What's this all about?

A new adventure beckons, and this is once again about my personal journey to make it happen.

It might make you laugh; it might make you cry, but by 'eck lads and lasses, it will be worth a quick skeg every now and then, tha's for sure.

Sunday, 18 March 2012

Bambi 'does' Norway with several firsts for me

I'm going to start this blog entry with an apology.

For those of you who have arrived here courtesy of a Google search for "1970's soft porn" or something similar, this blog title isn't about soft porn. So, if you're like the person who (a couple of months ago) Google'd "big black Yorkshire special" and found this blog popping up in the top ten search list, I'm afraid you're either going to be VERY disappointed or somewhat relieved if you have to explain to your girlfriend (or Mum I guess) that you are in fact looking at something truly educational.

What this blog entry DOES do is summarise my challenging training week in Norway. I was Bambi in oh so many ways and none of them involved semi-nakedness or baby oil. Well, actually maybe semi-nakedness does constitute a VERY small part of my experience, but you'll have to read the whole darn thing before you find out what that refers to.

I'd also like to say a big thank you to my fellow trekkers (who I'll introduce in a moment), with a huge great massive gynormous thank you to David and Douglas in particular. Their experience, patience and support was invaluable. We'll discuss the 'dolphin' kicks separately guys.

(l - r) Seni, Sara, me, Douglas, Rowley, Rob and David

Anyway back to the tale of Norway. Saturday 10th March saw me fly out to Oslo from Manchester International Airport and, after some of the worst turbulence I've encountered, I landed at Oslo Gardemoen airport. David and Douglas were travelling together and we arrived almost simultaneously at the hotel in the city centre.

After checking in, we agreed to sample the local beer and try some traditional Norwegian food. Cue a bottle of Corona each, a large plate of Tex Mex nachos to share, followed by a 3-person portion (evidently) of chicken fajitas, all for the princely sum of £120 !!! Hey come on, who really wants to try roll-mop herrings?!?!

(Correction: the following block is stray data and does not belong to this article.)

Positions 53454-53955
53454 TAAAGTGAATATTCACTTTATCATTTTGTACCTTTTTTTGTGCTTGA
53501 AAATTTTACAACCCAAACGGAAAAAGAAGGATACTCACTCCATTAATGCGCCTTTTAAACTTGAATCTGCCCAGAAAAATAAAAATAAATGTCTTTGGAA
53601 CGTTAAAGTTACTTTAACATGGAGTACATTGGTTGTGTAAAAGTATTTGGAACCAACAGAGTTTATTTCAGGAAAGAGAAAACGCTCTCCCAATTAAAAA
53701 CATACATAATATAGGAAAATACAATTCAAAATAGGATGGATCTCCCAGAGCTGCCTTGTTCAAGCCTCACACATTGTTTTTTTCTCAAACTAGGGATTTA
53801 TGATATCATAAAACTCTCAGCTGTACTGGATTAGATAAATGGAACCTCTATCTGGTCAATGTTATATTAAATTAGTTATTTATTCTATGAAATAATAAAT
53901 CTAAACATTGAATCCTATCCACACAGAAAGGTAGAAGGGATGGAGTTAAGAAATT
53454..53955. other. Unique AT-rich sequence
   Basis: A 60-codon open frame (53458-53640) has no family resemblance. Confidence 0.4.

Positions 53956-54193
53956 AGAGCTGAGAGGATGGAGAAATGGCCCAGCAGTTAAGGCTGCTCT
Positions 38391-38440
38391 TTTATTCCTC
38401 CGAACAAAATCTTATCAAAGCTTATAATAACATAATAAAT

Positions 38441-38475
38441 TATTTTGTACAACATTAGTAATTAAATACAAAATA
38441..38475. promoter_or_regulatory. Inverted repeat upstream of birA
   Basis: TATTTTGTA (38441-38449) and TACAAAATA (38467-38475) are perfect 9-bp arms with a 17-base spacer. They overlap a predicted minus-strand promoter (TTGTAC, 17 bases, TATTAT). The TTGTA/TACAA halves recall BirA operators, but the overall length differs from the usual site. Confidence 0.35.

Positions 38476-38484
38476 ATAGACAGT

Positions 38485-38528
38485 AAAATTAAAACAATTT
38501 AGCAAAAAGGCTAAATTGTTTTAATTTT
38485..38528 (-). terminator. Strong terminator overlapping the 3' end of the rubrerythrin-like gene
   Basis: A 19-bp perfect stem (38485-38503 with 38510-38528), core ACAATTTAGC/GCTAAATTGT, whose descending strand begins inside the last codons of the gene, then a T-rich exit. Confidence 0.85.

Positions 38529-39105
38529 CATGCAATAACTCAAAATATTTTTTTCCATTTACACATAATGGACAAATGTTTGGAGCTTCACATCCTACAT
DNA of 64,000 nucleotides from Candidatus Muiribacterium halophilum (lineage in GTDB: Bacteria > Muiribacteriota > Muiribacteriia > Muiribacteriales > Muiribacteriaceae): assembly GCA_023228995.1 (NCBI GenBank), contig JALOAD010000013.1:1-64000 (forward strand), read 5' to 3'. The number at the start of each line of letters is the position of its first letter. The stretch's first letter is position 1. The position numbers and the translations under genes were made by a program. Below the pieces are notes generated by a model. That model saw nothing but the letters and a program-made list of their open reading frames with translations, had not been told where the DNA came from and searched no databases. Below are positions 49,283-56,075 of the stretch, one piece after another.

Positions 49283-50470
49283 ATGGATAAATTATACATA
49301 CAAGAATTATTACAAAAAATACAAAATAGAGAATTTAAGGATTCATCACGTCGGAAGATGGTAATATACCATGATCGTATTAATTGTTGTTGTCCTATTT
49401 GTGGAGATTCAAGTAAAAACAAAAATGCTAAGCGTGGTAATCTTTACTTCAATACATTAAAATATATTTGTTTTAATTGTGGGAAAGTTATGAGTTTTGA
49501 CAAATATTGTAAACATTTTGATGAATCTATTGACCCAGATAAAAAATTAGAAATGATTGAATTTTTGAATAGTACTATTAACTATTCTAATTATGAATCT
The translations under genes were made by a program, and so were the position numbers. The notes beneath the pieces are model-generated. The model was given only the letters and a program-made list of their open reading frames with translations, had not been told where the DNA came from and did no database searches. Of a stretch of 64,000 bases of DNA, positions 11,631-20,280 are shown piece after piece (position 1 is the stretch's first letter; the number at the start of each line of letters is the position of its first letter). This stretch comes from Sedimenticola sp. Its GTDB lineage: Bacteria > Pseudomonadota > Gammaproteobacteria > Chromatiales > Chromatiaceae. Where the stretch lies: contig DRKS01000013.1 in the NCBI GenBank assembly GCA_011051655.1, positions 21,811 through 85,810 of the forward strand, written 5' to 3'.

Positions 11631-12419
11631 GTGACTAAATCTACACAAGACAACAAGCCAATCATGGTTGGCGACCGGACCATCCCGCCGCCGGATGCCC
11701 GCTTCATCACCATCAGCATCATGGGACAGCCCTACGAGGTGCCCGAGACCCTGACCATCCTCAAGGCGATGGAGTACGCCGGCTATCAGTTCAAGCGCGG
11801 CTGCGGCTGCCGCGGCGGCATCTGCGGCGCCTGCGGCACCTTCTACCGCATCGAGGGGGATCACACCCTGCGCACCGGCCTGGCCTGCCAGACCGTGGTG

The next day we had breakfast and guess what was one of the optional side dishes; yep, portions of herring. David sneered at my reluctance to try them and he decided to have bacon, eggs and ..... caviar fish paste. You know what, the expense of the whole trip was worth it just to see David's facial expression as heaven met hell in his mouth. He cringed, probably swallowed some of his own vomit, shook his head and calmly said "I can't see that catching on".

We subsequently checked out of the hotel and, on a mild Olso morning, caught a coach to the next station (again the lines were temporarily closed for maintenance) on our journey to the training base at Haugastol. As we travelled some of the scenery was simply breathtaking, including this partially frozen fjord.

Two miles further down people were on the ice fishing through holes, couples were taking their children onto a frozen lake in their buggies, and a small plane was parked on the ice.

As we disembarked the coach, we heard that our connecting train was going to be 40 minutes late, so we piled our baggage on the platform and waited in the sunshine. To pass the time Douglas told us how to have a 'model' smile and so, for 14 minutes, we took photos and almost wet ourselves laughing as we found each other secretly trying to perfect this darn 'smiling' technique.

Some might say Douglas (right) has perfected the camera smile; others might suggest he simply had trapped wind.

When it finally started, the train journey began predictably with David and Douglas stating it would be rude not to have a beer; thus continued the theme of the previous night, that alcohol should be a feature of EVERY day.

Clearly it has different effects on different people .....

I was posing, honest. I didn't actually drink any.
After several hours we finally arrived and were taken by mini-bus to the hostel where it was two bunk-beds per room. Rob and Rowley arrived shortly afterwards, but two of the ladies wouldn't be arriving until Monday afternoon (and one, Deb, wasn't coming at all), so Geoff Somers (the trek lead) took us through some equipment; the 3-person tents we'd be using and the cooking equipment .....

You may notice a subtle re-arrangement of the furniture in the room